Johnston’s mental health began deteriorating around the time of his rise to fame. His unresolved love for his lifelong muse and trips in and out of psych wards undoubtedly made Johnston live his “broken dreams.”
“The sun shines brightly on my soul
But, there’s something missing.”Lyrics from “Mind Contorted” in Daniel Johnston’s album “Fun.”
Johnston’s work is a deep dive inside a scattered mind.
One of my favorite pieces, “Daniel Johnston’s Symbolical Visions,” reveals so much about the inner workings of his often religiously interpreted delusions.
Demon figures, bodies with cut-off limbs, void heads, and imaginative frog-like creatures with many (and I mean many) eyeballs are common themes in the work displayed at the installation.
Every time I laid eyes on one of Johnston’s sketched pieces, the amount of detail enveloped me in its metaphorical universe of events that were either real, made-up, or a mixture of both.
Whether the framework of these anarchic universes is what led to Johnston’s displaced reality or if the digression in his mental state was what the drawings depicted, the line between art and mental illness is blurred.
In the self-titled excerpt “The Origin of the Dead Dog’s Eyeball,” Johnston recalls various memoirs on the distinguishable side of a double-sided paper handwritten in blue ink. The recollection of first learned word “eye,” inspiration from a Beatles song lyric, and a vivid memory of a road trip during his childhood make it possible for him to jump through timelines of his life.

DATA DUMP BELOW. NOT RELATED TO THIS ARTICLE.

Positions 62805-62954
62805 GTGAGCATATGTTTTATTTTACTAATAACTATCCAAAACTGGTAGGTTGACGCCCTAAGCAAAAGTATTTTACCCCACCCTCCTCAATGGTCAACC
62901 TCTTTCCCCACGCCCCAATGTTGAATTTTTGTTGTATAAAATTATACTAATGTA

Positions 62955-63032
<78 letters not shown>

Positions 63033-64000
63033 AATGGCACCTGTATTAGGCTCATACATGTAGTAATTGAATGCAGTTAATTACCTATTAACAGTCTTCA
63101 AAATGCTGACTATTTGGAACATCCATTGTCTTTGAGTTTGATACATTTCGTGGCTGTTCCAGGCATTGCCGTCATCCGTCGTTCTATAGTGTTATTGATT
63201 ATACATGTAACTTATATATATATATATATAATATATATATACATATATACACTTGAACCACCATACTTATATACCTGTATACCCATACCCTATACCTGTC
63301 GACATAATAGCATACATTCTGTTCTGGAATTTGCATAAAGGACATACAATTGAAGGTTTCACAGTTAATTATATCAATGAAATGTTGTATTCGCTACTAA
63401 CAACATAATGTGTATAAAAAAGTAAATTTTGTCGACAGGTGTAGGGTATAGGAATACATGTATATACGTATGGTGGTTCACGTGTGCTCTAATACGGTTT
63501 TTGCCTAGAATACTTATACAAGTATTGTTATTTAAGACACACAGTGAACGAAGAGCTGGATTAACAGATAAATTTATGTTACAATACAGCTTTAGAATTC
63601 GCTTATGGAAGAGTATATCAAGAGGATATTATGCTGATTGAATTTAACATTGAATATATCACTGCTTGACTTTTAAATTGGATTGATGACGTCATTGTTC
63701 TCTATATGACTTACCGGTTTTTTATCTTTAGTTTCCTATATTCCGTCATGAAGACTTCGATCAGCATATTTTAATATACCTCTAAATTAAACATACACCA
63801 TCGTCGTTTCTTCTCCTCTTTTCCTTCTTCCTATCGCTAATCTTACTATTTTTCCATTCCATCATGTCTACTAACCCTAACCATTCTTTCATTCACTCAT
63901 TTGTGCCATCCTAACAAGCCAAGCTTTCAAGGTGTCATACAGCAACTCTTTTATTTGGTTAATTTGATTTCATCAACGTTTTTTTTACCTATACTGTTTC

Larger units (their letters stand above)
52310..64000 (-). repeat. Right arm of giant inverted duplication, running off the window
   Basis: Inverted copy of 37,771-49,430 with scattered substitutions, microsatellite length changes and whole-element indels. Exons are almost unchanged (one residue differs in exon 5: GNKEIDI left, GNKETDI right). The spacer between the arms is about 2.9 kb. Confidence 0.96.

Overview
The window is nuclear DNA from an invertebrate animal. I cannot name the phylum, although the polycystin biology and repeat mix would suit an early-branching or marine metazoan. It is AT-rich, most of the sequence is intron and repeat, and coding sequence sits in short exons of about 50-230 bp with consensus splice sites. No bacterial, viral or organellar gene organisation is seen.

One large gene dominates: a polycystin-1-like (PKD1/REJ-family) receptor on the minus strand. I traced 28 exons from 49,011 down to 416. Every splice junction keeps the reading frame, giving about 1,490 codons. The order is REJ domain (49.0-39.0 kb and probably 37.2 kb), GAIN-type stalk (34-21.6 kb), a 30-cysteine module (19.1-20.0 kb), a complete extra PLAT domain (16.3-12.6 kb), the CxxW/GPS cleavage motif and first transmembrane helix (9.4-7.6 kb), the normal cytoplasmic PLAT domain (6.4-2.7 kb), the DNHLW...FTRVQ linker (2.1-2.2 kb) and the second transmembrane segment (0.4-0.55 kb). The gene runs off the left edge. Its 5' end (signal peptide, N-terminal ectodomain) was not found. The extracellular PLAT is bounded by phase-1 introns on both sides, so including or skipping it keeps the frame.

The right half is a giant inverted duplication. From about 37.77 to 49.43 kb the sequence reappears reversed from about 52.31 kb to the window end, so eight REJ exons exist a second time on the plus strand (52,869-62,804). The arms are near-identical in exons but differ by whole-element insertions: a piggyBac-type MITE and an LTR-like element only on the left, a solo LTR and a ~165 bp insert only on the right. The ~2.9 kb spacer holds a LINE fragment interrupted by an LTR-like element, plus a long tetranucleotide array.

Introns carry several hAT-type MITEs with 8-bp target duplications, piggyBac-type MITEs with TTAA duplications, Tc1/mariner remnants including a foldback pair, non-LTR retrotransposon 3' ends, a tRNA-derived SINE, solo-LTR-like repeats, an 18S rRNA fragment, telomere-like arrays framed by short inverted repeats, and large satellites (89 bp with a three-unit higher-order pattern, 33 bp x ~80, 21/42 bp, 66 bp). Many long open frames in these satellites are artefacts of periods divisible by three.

In his Captain America extensive collection of comic-like drawings with colorful markers, he implies hyper self-awareness through satirical comics and phrases like “fear yourself,” “it’s cold to be alive,” and “there is still hope.”
A lot of Johnston’s artwork is a product of isolation, and so he often speaks of existentialism and makes naive jokes about serious issues or situations. It is simultaneously strange, captivating, and raw. And yet at times, it’s relatable, refreshing, and original.
“When I was a little kid
And all the people they looked big
I never exactly understood
How to tell the trees from the wood.”Lyrics from “Joy Without Pleasure” in Daniel Johnston’s album “Songs of Pain.”
With a huge, messy collection of EPs and albums in his discography, lofi self-taped recordings and serious struggles with mental health, Daniel Johnston checks all the boxes for artists categorized into the “outsider” music genre.
Artists in this unofficial category, often driven to create music out of self-prophetic callings and not out of contractual obligations, have an unconventional sound and look to their art. Getting past the first impression of the strangeness and eccentricity of their work allows the observer to experience a new perspective on the world.
If you want to dive deeper into the world of outsider music and the fine line between creativity and trauma, I recommend this documentary on origins of this genre and this short film about Johnston’s embodied manic schizophrenia.
From his famous mural promoting an album titled “Hi, How Are You?” on a now out-of-business indie record store on Guadalupe Street, to the misery and hope depicted in his homemade recordings and sketches, Daniel Johnston openly shared his vulnerability with the world for all to see.